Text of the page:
Reaching Out to Others Experiencing Loss

Dealing with loss, due to whatever circumstance, is difficult. It can be particularly difficult, however, to know how to interact with others who are experiencing a loss. Responses to this type of situation can range from avoidance to becoming overly-involved. The best response is somewhere in the middle.

People often hesitate to offer support or condolences out of fear of saying the wrong thing. Saying nothing at all, however, may be interpreted as the person not caring about his or her friend, family member, or colleague who is experiencing loss or significant disappointment. On the opposite end of the spectrum is saying too much or becoming too connected, personally, to a situation that may affect you but is not about you. Without intending to do so, focusing on the injustice or sadness of a situation or moving into “fix it” mode minimizes what the other person thinks or feels.

One way to help find the right balance in how to respond to others experiencing loss or disappointment is to imagine if the roles were reversed. Ask yourself, what kinds of support would I want? Would I want someone asking a lot of questions about the situation? Would I want to be left alone for a while? Would I want someone to try to figure out ways to fix the situation? Would I want someone to listen to what I think and feel?

By asking yourself questions about what types of support you would need in a similar situation, you can start to determine what the other person may need. Support is not about changing the situation or getting angry or sad for the other person. Instead, it is about acknowledging that something has happened and expressing that you value the other person’s friendship, contributions to the workplace, or presence in your life.

If you are a person who feels you must “do something” in order to be helpful, then focus on what the person actually needs and not on fighting his or her battles, righting perceived wrongs, or healing emotional wounds. The following is a list of ways you can stay connected without becoming overly-involved in the other person’s pain:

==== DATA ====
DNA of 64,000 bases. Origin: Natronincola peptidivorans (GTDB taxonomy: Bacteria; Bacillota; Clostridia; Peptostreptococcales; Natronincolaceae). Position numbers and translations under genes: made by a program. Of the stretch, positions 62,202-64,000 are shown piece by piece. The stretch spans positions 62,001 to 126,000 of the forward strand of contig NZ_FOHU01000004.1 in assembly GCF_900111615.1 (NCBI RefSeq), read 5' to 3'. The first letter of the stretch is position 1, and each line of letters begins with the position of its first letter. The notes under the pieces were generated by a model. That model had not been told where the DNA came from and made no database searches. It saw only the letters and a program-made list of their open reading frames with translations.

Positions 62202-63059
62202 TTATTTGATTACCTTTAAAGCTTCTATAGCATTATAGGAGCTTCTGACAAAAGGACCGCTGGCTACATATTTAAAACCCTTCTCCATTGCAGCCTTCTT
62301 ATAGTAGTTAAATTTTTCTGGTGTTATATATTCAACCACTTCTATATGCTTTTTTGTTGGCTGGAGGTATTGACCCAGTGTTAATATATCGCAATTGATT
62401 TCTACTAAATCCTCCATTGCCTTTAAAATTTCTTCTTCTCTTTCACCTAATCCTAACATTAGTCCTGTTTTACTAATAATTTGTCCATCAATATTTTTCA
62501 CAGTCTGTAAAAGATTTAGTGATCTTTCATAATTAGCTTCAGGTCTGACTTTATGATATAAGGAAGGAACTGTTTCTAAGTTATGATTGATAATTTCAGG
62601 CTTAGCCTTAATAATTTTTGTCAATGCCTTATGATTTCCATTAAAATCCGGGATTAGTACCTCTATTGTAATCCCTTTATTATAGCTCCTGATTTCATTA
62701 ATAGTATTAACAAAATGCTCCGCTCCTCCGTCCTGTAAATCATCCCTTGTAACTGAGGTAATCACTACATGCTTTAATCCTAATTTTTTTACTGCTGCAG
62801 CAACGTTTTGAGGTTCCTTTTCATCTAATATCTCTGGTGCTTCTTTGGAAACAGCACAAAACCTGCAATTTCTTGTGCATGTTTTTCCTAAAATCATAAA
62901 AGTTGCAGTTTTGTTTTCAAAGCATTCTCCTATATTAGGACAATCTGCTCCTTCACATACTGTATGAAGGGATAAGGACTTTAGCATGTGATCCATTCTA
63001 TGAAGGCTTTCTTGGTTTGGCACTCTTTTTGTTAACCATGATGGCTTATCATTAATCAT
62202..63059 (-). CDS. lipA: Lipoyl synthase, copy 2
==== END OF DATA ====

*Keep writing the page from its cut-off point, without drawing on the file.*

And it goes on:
• Send flowers or make a donation to charity in the name of the person who was lost.
  • Send a note a few weeks after the loss. People tend to flood a person experiencing loss with support and attention immediately following the loss, but recovery from a loss is an ongoing process. Show a person you care by acknowledging that pain last longer than a few days.
  • When reaching out to a former colleague who may have lost his or her job, ask him or her join you for coffee, a meal, or an activity. Try to keep the focus on how the person and not on work-related gossip, problems, or other things that will either hurt or anger the person.
  • Simply say, “I know this is a hard time,” or “Let me know how I can help.”

By acknowledging that there may be pain or letting the person know you are willing to help, you invite the person to tell you how he or she thinks or feels. It is best to not assume you know how the other person is feeling.
There are often no right words to say or actions to take when a person for whom you care is going through a loss of any kind. Not saying or doing anything, however, can leave a person feeling alone or isolated. It also can leave you feeling guilty or like a bad friend or uncaring former colleague. On the opposite side of the coin, smothering a person with attention may shut a person down, emotionally, rather than help a person feel better. It is best to work towards a balance of compassion and action and to be mindful of what is helpful and what could be hurtful.

It is normal to want or to expect a person to bounce back from a loss or disappointment. The most important part is to not push the person into bouncing back because you think it is time for him or her to do so. There will come a time when the person will need help finding or learning resilience skills, but it has to happen after the person has experienced the emotions associated with loss. It is best to give people time to recover without dictating how it should be done or in what timeframe. You can accomplish this by staying connected, offering support without prescribing support, and by listening to the needs of the person who has experienced loss.